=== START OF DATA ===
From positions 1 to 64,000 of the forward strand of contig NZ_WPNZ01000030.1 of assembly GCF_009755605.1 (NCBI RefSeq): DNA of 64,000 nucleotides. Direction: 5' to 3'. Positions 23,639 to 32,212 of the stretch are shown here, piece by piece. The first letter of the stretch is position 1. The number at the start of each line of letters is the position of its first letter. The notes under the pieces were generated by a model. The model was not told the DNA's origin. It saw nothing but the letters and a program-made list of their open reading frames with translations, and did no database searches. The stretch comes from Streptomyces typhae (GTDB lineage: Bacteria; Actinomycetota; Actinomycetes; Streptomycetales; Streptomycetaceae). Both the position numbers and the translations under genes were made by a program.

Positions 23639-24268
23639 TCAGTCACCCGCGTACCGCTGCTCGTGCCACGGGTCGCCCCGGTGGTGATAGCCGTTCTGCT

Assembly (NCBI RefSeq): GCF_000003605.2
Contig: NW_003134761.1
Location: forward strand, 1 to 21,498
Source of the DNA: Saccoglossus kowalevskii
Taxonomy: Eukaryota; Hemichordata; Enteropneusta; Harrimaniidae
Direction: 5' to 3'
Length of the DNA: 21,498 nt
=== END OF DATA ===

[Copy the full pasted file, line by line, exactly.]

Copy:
From positions 1 to 64,000 of the forward strand of contig NZ_WPNZ01000030.1 of assembly GCF_009755605.1 (NCBI RefSeq): DNA of 64,000 nucleotides. Direction: 5' to 3'. Positions 23,639 to 32,212 of the stretch are shown here, piece by piece. The first letter of the stretch is position 1. The number at the start of each line of letters is the position of its first letter. The notes under the pieces were generated by a model. The model was not told the DNA's origin. It saw nothing but the letters and a program-made list of their open reading frames with translations, and did no database searches. The stretch comes from Streptomyces typhae (GTDB lineage: Bacteria; Actinomycetota; Actinomycetes; Streptomycetales; Streptomycetaceae). Both the position numbers and the translations under genes were made by a program.

Positions 23639-24268
23639 TCAGTCACCCGCGTACCGCTGCTCGTGCCACGGGTCGCCCCGGTGGTGATAGCCGTTCTGCT

Assembly (NCBI RefSeq): GCF_000003605.2
Contig: NW_003134761.1
Location: forward strand, 1 to 21,498
Source of the DNA: Saccoglossus kowalevskii
Taxonomy: Eukaryota; Hemichordata; Enteropneusta; Harrimaniidae
Direction: 5' to 3'
Length of the DNA: 21,498 nt